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Creative classes build bridges between cultures, help refugee youth from Burma adjust to new lives

Telegram reports on UMMS and Tower Hill Botanic Garden partnership with Worcester Refugee Assistance Project to teach art, cooking and gardening

  Youth members of the Worcester Refugee Assistance Project are pictured at Tower Hill Botanic Garden.

Youth members of the Worcester Refugee Assistance Project with medical students and staff at Tower Hill Botanic Garden. 

Knowing that arts can nurture the soul and bridge cultural differences, a team of UMass Medical School students and Tower Hill Botanic Garden have partnered with the Worcester Refugee Assistance Project to run a series of art, cooking and gardening classes for children resettled from Burma now living in Worcester. The program was featured in the April 19 edition of the Worcester Telegram & Gazette.

“One of the things we really notice with kids when they move from refugee camps to an urban place is they lose that connection to nature,” Courtney Temple, SOM ’17, told the Telegram. Unlike the refugee camps in the deep jungle where they grew up, in Worcester, the youth are removed from nature and occupied with typical American activities, with an intense focus on academic achievement, she said

“Across age ranges, the youth have spoken to us about feeling isolated from nature and community in their new urban environment,” said Temple. “In addition to teaching useful skills that can be applied in the community, our hope is that the agricultural activities will have psycho-social benefits.”

Temple, along with Mark Fusunyan, SOM ’17; Meme Tran, SOM ’19; and Kevin Gao, SOM ’20, developed the series of Saturday sessions with a $500 MLK Semester of Service Award grant from the medical school. The classes are hosted by Tower Hill Botanic Garden in Boylston, whose educators are donating their time to the project. Classes introduce members of the WRAP Youth Group, aged 12 to 19, to horticulture and cooking as both skill-building and therapeutic activities while fostering friendships among the youth and UMMS students.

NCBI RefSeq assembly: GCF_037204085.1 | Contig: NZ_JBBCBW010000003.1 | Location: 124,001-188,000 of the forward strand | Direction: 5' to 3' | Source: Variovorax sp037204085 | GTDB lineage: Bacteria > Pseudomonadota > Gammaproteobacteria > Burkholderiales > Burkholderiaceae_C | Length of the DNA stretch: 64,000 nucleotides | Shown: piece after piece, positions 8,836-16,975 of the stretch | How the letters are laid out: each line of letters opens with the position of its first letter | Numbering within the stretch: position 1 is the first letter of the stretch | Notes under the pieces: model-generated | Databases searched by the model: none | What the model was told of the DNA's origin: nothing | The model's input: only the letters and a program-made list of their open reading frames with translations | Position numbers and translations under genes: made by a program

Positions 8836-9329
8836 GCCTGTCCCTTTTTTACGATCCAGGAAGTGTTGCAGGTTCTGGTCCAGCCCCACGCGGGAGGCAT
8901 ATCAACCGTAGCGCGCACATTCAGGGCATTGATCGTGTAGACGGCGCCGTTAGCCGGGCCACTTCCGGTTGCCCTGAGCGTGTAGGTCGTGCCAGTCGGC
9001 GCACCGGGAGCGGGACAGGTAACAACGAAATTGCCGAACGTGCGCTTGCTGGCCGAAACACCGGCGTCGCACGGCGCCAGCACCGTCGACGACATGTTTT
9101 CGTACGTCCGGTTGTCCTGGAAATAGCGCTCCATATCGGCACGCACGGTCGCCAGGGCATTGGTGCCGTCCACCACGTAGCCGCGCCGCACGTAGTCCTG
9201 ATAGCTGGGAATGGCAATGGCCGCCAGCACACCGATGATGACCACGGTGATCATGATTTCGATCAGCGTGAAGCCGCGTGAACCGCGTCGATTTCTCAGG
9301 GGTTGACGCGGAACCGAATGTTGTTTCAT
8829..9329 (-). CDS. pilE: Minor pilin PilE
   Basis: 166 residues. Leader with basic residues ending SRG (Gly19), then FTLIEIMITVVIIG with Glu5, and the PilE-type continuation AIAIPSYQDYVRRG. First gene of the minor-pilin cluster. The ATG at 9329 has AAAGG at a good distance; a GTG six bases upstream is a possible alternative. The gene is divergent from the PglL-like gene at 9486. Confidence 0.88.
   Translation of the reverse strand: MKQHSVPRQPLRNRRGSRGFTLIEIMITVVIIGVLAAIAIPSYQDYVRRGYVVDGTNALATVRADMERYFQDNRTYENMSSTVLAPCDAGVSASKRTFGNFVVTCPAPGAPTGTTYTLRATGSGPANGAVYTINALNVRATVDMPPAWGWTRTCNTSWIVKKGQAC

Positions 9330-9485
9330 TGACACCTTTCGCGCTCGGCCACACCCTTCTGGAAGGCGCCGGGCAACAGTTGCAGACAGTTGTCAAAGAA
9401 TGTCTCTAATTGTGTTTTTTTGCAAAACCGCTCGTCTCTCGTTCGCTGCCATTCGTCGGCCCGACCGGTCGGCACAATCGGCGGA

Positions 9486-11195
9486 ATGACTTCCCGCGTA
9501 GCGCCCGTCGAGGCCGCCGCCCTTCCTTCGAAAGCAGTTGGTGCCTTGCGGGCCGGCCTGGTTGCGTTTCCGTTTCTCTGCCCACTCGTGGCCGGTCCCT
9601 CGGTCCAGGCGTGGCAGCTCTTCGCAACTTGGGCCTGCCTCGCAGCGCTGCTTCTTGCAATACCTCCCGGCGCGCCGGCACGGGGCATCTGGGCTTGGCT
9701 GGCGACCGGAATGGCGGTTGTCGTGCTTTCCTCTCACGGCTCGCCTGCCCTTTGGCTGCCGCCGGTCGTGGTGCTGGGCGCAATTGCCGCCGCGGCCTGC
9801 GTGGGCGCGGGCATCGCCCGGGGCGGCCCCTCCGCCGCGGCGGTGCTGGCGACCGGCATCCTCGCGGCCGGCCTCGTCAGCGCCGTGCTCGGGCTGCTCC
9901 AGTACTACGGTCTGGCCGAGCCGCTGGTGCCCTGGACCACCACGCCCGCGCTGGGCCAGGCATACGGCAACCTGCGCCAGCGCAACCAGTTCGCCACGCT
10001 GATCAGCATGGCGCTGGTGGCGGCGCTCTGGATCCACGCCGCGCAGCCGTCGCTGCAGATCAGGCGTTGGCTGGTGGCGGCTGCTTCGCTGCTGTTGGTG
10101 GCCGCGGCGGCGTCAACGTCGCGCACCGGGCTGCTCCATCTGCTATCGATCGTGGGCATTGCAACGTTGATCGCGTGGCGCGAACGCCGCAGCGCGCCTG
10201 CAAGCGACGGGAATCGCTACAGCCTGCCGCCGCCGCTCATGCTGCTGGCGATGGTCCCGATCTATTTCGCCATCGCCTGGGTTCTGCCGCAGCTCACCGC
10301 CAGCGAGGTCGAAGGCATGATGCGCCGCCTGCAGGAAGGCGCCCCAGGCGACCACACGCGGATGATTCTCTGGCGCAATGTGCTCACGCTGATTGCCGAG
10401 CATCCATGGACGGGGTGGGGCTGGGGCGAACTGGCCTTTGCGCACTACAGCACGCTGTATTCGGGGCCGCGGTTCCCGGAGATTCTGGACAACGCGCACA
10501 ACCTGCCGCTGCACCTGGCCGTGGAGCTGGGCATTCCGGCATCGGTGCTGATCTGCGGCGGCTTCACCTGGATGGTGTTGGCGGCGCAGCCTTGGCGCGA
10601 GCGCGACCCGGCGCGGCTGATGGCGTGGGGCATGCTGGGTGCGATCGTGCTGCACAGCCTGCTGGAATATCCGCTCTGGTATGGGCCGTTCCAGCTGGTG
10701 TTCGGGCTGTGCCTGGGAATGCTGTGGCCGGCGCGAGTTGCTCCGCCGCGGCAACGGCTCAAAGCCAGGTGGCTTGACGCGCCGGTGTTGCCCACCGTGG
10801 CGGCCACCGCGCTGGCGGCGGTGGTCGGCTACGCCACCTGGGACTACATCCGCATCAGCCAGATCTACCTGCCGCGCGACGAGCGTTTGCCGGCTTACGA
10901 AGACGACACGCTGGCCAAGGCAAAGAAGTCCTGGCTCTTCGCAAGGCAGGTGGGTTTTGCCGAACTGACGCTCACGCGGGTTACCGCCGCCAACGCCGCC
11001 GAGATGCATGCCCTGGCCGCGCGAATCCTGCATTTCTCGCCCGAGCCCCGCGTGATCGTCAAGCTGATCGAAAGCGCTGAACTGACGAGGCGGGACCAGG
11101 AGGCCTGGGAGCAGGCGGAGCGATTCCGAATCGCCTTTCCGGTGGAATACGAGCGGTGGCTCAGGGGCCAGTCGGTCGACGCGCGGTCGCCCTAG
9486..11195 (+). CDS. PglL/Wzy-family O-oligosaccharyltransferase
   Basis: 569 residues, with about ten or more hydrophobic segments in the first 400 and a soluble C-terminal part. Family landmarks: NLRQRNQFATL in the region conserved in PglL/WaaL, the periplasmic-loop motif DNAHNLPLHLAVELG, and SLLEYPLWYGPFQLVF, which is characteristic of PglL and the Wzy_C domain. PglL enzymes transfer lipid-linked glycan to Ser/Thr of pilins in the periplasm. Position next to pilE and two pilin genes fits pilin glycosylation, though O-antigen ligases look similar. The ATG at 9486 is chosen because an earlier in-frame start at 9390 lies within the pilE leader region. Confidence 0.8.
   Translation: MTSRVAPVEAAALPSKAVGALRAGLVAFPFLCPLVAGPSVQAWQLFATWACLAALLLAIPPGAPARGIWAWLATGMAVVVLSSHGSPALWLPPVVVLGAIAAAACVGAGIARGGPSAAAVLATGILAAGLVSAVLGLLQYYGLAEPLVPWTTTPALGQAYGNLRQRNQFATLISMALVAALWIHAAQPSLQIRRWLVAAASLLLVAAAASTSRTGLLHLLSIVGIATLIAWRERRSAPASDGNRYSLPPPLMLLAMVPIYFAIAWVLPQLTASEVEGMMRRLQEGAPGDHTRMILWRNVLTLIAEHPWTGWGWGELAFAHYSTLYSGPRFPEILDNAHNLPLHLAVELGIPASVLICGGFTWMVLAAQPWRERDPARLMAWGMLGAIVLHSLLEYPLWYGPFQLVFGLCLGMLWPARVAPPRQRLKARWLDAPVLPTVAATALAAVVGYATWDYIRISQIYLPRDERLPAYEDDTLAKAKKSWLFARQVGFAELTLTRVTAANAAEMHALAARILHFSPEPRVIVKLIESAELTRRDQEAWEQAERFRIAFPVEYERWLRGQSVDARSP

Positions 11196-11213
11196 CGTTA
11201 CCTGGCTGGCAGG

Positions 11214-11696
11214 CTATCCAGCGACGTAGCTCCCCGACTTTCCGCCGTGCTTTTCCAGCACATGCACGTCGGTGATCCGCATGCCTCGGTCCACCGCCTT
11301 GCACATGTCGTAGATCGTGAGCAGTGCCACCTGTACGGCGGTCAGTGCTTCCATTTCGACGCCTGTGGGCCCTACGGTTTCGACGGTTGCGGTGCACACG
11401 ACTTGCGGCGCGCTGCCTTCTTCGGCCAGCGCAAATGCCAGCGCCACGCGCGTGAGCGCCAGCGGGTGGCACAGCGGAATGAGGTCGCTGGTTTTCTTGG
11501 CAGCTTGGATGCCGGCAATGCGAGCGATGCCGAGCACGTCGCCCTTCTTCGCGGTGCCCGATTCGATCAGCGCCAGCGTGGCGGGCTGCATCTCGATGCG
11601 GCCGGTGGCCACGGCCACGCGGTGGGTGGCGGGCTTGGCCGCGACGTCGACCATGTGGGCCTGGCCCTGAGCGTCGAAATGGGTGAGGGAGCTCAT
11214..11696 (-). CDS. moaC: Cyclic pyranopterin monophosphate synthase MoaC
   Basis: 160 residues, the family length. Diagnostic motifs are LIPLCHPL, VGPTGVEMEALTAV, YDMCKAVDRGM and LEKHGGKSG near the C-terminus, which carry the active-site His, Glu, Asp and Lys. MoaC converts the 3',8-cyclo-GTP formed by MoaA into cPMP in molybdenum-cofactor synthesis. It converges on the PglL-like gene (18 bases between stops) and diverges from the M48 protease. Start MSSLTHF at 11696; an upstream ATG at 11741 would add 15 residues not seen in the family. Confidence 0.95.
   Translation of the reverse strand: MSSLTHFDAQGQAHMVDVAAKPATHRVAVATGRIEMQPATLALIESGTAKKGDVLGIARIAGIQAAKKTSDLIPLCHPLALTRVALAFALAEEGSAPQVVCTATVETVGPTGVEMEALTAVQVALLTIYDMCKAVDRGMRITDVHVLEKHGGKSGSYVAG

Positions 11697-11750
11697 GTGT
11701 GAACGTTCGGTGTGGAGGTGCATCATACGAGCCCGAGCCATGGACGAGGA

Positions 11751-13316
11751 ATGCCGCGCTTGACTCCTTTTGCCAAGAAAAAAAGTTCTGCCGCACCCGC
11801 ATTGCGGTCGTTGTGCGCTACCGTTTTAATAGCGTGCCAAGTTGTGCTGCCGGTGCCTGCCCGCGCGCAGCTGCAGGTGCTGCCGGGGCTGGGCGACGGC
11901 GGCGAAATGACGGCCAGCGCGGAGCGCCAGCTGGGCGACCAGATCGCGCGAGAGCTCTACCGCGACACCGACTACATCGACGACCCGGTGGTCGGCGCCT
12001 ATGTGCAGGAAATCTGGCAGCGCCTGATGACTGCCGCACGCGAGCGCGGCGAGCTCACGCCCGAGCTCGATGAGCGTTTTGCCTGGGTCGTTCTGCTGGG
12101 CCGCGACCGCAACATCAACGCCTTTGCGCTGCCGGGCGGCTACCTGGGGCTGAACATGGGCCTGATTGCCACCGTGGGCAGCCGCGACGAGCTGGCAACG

“Our goal is to develop structured, health-promoting activities,” said Fusunyan. “By introducing the youth to social activities surrounding wellness, we hope to increase their future engagement with similar resources.”

WRAP was co-founded and now directed by Graduate School of Nursing alum Meredith Walsh, MS, MPH, RN, a nurse practitioner at the Edward M. Kennedy Community Health Center in Worcester. WRAP is committed to assisting local refugees from Burma achieve sustainable self‐reliance through mentoring, advocacy and providing material support as needed. UMMS students have collaborated with local health care providers and faculty to establish programs for resettled refugees from Burma since WRAP was established in 2010.

“While the organization focuses on the overarching needs of the community, the youth population has proven to have unique and specific barriers to success,” said Temple. “They face distinct challenges adjusting from life in refugee camps to that in an urban city.”

Fusunyan, Temple, Tran and Gao have long volunteered at WRAP, focused on enhancing support for youth with previous MLK Semester of Service Awards. They established the WRAP Youth Group, which meets weekly, with mentors and volunteers including those from UMMS, pairing recreational activities with educational curricula on nutrition, adolescent health, medical literacy, and STEM careers. The Youth Group has given rise to the WRAP Teen Mentoring Program, pairing UMMS students with teens, as well as the 2016 publication of a book of youth stories entitled When We Were Home. During summer 2016, several youth took part in a community garden project, finding that the process validated their agricultural skills and eased their homesickness. The classes at Tower Hill are providing them with further exposure to gardening, cooking and visual arts during monthly sessions.

“Over the past three years, we have watched our teens grow into community leaders, taking positions on WRAP’s board of directors and serving as ambassadors to broader Worcester,” Fusunyan said. “With our teen cohort transitioning to higher education and employment, we aim to develop programming for the 8- to 12-year-old preteen age range.”

Read the full Worcester Telegram & Gazette story here.

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